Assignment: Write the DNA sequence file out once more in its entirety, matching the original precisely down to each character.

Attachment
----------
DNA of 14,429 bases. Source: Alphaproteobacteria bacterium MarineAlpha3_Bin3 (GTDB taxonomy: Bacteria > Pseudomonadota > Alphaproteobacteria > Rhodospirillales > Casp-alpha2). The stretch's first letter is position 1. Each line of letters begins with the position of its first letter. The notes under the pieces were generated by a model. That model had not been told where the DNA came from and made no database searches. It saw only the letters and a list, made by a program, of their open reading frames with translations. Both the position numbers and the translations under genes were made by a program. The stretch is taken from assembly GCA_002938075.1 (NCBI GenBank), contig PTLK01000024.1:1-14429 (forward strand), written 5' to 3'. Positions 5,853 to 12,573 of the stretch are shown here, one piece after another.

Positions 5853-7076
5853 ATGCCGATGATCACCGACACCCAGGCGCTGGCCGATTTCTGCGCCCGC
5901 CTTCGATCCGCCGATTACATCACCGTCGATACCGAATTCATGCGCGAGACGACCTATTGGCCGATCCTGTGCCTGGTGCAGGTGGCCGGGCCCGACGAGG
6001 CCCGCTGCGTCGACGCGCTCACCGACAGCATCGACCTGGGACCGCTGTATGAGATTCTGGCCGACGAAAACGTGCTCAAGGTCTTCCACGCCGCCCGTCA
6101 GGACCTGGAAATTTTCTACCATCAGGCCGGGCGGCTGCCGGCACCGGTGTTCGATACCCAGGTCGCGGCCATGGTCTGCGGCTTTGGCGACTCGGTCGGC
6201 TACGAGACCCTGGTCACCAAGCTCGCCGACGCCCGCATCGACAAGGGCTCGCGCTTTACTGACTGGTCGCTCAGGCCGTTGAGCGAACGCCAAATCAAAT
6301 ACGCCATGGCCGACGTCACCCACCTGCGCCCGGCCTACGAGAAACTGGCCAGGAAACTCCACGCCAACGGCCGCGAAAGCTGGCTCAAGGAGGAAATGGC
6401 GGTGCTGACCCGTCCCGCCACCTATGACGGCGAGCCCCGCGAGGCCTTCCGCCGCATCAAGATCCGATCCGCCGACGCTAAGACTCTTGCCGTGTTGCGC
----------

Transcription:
DNA of 14,429 bases. Source: Alphaproteobacteria bacterium MarineAlpha3_Bin3 (GTDB taxonomy: Bacteria > Pseudomonadota > Alphaproteobacteria > Rhodospirillales > Casp-alpha2). The stretch's first letter is position 1. Each line of letters begins with the position of its first letter. The notes under the pieces were generated by a model. That model had not been told where the DNA came from and made no database searches. It saw only the letters and a list, made by a program, of their open reading frames with translations. Both the position numbers and the translations under genes were made by a program. The stretch is taken from assembly GCA_002938075.1 (NCBI GenBank), contig PTLK01000024.1:1-14429 (forward strand), written 5' to 3'. Positions 5,853 to 12,573 of the stretch are shown here, one piece after another.

Positions 5853-7076
5853 ATGCCGATGATCACCGACACCCAGGCGCTGGCCGATTTCTGCGCCCGC
5901 CTTCGATCCGCCGATTACATCACCGTCGATACCGAATTCATGCGCGAGACGACCTATTGGCCGATCCTGTGCCTGGTGCAGGTGGCCGGGCCCGACGAGG
6001 CCCGCTGCGTCGACGCGCTCACCGACAGCATCGACCTGGGACCGCTGTATGAGATTCTGGCCGACGAAAACGTGCTCAAGGTCTTCCACGCCGCCCGTCA
6101 GGACCTGGAAATTTTCTACCATCAGGCCGGGCGGCTGCCGGCACCGGTGTTCGATACCCAGGTCGCGGCCATGGTCTGCGGCTTTGGCGACTCGGTCGGC
6201 TACGAGACCCTGGTCACCAAGCTCGCCGACGCCCGCATCGACAAGGGCTCGCGCTTTACTGACTGGTCGCTCAGGCCGTTGAGCGAACGCCAAATCAAAT
6301 ACGCCATGGCCGACGTCACCCACCTGCGCCCGGCCTACGAGAAACTGGCCAGGAAACTCCACGCCAACGGCCGCGAAAGCTGGCTCAAGGAGGAAATGGC
6401 GGTGCTGACCCGTCCCGCCACCTATGACGGCGAGCCCCGCGAGGCCTTCCGCCGCATCAAGATCCGATCCGCCGACGCTAAGACTCTTGCCGTGTTGCGC